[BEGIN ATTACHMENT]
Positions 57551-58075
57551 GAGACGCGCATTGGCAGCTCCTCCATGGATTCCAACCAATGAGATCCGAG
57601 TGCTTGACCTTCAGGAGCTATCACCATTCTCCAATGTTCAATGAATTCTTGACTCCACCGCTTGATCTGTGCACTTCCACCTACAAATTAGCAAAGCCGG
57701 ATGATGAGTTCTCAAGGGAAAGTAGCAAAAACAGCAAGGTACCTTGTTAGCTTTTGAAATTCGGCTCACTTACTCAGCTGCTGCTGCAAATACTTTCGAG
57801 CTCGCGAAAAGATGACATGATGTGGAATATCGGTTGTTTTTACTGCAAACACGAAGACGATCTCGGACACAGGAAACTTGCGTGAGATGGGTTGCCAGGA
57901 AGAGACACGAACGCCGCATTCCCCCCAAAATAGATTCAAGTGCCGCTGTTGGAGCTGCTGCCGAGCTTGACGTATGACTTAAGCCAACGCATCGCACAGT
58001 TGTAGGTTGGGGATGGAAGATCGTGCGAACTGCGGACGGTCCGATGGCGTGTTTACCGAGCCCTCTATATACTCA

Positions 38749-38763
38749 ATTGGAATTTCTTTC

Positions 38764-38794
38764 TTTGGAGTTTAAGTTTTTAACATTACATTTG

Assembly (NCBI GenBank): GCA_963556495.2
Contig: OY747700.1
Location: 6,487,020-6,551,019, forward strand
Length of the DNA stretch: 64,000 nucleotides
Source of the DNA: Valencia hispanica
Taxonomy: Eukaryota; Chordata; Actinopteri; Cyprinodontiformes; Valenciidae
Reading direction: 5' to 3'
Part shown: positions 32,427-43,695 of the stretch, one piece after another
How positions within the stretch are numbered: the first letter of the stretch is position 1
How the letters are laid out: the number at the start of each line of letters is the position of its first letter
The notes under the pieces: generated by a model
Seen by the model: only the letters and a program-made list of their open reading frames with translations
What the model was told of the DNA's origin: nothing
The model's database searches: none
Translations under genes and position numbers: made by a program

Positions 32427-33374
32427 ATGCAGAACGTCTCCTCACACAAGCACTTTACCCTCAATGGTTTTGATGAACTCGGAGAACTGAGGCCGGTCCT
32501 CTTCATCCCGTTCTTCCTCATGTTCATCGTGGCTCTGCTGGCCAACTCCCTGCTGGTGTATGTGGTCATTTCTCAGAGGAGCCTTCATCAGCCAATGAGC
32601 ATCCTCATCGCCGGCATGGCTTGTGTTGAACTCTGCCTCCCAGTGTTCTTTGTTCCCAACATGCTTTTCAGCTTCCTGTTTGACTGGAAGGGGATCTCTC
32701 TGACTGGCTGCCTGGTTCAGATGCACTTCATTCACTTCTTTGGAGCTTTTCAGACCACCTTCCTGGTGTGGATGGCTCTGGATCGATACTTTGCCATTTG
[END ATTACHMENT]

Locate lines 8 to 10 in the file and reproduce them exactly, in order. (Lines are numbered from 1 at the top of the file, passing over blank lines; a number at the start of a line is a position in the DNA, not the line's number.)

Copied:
Positions 38749-38763
38749 ATTGGAATTTCTTTC

Positions 38764-38794